Myanmar nationals are flocking to the Chinese border – risking scams, exploitation and arrest in search of jobs – but limited border crossings and fierce competition mean many leave empty-handed and deeper in poverty.
Hungry for cash and unable to collect tax in resistance strongholds in Sagaing, the regime has taken the unusual step of revoking sought-after liquor licences in the region and transferring them to compliant businesses in Yangon.
Despite struggling to keep the lights on, the military regime has unveiled plans to electrify the nation’s transport system, with many of the initial import permits going to companies close to the generals.
A Chinese state-owned company and the military regime are quietly pushing forward with a railway line that would run through active conflict zones, after lengthy delays due to Myanmar’s wariness, COVID-19 and then the coup.
More than two months after they were introduced, residents and officials in Yangon are increasingly ignoring stay-at-home orders, yet the government insists infection rates need to fall before they can be rolled back.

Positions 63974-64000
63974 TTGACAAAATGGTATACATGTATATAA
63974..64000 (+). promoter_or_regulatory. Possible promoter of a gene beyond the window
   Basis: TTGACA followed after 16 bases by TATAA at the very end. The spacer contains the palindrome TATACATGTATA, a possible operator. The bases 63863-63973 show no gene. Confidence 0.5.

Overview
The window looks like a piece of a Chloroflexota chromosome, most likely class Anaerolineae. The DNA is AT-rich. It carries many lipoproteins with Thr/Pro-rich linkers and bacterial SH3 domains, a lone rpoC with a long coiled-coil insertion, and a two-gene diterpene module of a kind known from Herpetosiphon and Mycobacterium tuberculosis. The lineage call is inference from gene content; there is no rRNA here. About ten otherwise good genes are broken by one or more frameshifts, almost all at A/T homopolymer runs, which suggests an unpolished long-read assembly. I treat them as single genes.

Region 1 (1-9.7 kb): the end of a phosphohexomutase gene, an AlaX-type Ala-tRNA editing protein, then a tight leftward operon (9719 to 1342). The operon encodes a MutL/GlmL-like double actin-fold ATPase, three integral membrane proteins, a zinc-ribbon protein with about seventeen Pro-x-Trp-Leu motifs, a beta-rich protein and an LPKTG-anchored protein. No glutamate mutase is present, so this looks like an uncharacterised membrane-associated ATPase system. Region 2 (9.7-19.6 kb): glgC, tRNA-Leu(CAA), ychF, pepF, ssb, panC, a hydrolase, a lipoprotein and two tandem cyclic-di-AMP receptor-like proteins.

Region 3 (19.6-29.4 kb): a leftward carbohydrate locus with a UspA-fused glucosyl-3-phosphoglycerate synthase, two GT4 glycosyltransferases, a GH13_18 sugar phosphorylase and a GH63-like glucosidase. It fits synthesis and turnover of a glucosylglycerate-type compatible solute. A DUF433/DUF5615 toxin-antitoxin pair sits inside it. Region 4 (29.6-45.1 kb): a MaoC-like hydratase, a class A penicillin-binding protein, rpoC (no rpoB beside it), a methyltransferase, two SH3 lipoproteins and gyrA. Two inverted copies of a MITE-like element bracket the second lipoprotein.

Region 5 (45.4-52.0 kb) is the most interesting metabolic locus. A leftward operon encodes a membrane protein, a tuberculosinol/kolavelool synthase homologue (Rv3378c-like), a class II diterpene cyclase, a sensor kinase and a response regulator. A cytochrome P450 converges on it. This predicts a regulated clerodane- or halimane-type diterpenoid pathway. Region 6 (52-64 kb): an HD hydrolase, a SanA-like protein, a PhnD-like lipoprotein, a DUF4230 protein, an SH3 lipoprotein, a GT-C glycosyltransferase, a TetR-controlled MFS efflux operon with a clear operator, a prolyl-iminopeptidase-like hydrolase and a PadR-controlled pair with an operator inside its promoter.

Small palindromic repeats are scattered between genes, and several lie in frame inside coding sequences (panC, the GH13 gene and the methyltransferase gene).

Existing free trade agreements and longstanding non-trade barriers could limit the RCEP’s impact for Myanmar, but the country may benefit from increased investment due to improved access to global value chains.
Snap rule changes and snails-pace processing mean truck drivers have at times been forced to wait for days at checkpoints on Myanmar’s major trucking routes during the country’s “second wave” of COVID-19.
The government is planning to purchase paddy at a floor price set to ensure farmers get a decent return and some rice traders are also pushing for another round of rice-buying to maintain the country’s reserve stocks.
The Kayin State Border Guard Force has come under intense pressure from the Tatmadaw over its extensive, controversial business interests and there’s concern the ultimatum could trigger fresh hostilities in one of the country’s most war-torn areas.